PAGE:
Biases and Fallacies

January 24, 20227 min read

NFTs of a crypto-story comic strip I minted from !=Avg(Joe) https://notavgjoe.com/

In the Western world, the ideal person is rational — one who is able to reason and come to sound conclusions.

In fact, the entire Western philosophy and civilization is built on Socrates's and Plato's idea that we have a perfectly rational mind which, through deliberate intellectual and philosophical enquiries, would give us access to perfect knowledge of what is good and live virtuously.

Similarly in Economics theory, we are all rational agents who responds to incentives, weighs the trade-off of different choices, and make the right decision that maximizes our utility.

As much as we think we are completely rational and capable of making good decisions, in reality, we are far from perfect.

On a personal level, we are prone to cognitive biases of all kinds that cause us to make bad decisions — hiring the wrong person, unwise investments, irrational product decisions, etc.

Collectively, we are subject to manipulation, fake news, conspiracy theories, FUD (fear, uncertainty, and doubt), and post-truth rhetorics evident in politics and stock markets.

Below are some cognitive biases and fallacies that I often find in myself and those around me — and ways we can avoid and use these mental pitfalls and traps to our advantage.

Table of Content:

  1. Fallacy in how we evaluate and trust others
  2. Confirmation Bias
  3. Self-Serving Bias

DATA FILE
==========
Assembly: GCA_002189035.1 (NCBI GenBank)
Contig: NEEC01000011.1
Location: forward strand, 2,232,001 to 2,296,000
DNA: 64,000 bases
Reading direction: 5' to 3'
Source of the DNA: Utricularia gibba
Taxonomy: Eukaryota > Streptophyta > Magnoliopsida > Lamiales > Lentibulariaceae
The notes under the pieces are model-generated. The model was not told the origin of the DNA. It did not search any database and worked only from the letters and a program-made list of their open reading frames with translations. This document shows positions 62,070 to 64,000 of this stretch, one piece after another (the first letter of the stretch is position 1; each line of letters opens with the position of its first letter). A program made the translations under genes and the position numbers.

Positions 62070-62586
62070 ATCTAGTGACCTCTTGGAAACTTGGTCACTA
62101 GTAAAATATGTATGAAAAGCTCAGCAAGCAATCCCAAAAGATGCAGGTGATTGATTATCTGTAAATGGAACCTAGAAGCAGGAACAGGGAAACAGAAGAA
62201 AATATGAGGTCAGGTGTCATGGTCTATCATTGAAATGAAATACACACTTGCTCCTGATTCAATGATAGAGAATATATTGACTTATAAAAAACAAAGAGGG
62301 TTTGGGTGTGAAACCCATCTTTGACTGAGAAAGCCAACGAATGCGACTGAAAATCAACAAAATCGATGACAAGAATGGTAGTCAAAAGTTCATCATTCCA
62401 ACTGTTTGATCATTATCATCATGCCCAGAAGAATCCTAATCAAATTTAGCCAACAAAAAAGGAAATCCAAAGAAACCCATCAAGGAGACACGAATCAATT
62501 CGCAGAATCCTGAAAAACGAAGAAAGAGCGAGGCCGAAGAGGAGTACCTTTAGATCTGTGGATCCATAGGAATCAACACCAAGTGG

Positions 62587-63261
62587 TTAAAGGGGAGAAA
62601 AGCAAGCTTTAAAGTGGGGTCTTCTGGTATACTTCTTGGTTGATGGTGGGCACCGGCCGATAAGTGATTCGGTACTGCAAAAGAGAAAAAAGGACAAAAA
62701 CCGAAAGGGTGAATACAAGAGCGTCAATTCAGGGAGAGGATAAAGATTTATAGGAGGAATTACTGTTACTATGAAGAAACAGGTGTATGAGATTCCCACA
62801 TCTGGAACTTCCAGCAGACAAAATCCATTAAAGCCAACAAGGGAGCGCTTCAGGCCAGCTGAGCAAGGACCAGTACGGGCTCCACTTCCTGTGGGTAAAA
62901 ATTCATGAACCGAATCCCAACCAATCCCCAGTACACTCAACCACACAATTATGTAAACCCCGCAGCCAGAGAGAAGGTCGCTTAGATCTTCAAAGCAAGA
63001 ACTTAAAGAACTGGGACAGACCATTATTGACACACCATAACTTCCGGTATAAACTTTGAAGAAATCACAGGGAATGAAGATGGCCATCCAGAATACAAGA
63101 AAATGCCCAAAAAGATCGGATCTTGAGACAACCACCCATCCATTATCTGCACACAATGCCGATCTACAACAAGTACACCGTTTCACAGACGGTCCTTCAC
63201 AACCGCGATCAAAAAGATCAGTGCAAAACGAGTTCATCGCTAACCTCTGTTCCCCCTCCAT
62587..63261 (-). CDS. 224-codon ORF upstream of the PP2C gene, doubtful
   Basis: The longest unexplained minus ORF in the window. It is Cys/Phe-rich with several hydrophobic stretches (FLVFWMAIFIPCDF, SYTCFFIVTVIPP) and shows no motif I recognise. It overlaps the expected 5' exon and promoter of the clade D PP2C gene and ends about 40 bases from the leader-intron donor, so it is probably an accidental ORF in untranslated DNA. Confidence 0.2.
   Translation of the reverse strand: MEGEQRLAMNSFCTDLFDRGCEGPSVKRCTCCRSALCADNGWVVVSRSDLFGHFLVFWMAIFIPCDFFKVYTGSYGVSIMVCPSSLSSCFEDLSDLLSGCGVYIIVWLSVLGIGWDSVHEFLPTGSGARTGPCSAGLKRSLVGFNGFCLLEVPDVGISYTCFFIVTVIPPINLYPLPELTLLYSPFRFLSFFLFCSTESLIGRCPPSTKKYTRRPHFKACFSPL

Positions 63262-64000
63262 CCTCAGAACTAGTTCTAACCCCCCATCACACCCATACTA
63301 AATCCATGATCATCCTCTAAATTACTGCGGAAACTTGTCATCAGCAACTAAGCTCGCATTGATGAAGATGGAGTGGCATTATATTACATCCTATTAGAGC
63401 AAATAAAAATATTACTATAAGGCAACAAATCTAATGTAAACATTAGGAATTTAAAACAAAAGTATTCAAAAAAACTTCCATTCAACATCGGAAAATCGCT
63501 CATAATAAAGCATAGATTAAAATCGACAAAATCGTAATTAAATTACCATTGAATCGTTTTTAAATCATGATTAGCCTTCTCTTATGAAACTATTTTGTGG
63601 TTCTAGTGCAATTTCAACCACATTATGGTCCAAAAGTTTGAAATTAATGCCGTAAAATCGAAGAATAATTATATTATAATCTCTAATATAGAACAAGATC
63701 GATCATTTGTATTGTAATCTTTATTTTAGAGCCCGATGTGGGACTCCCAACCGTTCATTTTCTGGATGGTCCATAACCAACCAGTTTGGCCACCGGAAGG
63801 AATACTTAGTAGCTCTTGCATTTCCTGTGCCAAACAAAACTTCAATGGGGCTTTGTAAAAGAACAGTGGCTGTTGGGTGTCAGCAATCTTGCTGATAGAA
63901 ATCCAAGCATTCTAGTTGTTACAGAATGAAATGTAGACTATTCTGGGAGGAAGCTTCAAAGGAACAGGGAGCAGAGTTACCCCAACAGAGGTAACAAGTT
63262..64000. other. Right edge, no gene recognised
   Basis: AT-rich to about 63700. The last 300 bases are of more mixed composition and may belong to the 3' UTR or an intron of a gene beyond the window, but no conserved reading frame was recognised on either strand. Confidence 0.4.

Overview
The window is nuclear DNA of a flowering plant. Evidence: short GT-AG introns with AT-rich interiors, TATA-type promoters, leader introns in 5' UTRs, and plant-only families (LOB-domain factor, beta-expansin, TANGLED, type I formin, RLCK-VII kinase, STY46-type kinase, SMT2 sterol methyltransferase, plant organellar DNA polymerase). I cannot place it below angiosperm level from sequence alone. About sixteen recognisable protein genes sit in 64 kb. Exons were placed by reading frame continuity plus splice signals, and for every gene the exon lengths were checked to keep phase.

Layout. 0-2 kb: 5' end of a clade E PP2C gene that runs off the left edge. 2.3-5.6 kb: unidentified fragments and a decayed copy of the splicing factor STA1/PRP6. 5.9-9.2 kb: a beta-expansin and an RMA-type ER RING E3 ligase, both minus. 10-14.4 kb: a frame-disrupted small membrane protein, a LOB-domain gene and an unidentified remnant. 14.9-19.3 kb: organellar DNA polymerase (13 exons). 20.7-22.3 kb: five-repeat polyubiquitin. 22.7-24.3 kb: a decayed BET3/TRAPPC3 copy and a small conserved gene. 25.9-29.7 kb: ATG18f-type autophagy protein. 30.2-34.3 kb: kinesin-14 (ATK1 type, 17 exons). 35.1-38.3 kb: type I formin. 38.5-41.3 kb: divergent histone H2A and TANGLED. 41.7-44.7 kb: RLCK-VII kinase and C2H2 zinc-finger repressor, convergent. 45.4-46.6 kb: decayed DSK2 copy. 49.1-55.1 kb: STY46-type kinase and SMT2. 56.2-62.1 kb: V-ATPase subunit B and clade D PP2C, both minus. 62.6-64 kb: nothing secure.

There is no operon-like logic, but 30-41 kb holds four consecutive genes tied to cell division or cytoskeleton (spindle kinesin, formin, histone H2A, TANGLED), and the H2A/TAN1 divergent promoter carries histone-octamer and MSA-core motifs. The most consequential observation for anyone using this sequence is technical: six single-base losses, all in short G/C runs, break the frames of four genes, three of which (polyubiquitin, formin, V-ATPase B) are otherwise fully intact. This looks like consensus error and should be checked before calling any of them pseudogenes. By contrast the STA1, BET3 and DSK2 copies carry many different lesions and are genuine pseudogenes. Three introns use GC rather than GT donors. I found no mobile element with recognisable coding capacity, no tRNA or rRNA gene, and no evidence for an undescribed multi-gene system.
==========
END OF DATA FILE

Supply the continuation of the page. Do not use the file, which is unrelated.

4. Anchoring Bias
  5. Other Biases
  6. Why do we have these cognitive biases and how to overcome them

1 - Fallacy in how we evaluate and trust others

"If we spend some time in person, and I look him in the eyes, I will know what kind of man he is"

Have you ever wondered if you are a good judge of a person's character? If you are good at reading if someone is sincere or bullshitting?

I used to think I am. But in retrospect, I have made plenty of mistakes judging / evaluating someone:

  • hiring a candidate who didn't seem great on paper and later turned out to be a disaster simply because I overly trusted my read after a good 30-minute chat
  • trusting poker acquaintances with money who later went MIA
  • rushing into a business partnership without fully evaluating my partners and the opportunity.

In "Talking to Strangers", Malcolm Gladwell examines a few cognitive behaviors that we have when dealing with others.

One of them is Default to Truth — we tend to take on face value the things people tell us. In the book, he uses the example of Neville Chamberlain, UK Prime Minister during the years leading to WWII. When the entire Europe started getting uneasy about Germany's actions, Chamberlain went to meet Hitler to try to figure out Hitler's ambitions and motives. He felt he was a good judge of someone's character especially when meeting them in person. After Hitler gave Chamberlain his assurance and a double handshake reserved for trusted friends, Chamberlain walked away from the meeting feeling assured that Hitler had no intention on the larger Europe continent. We all know how that went.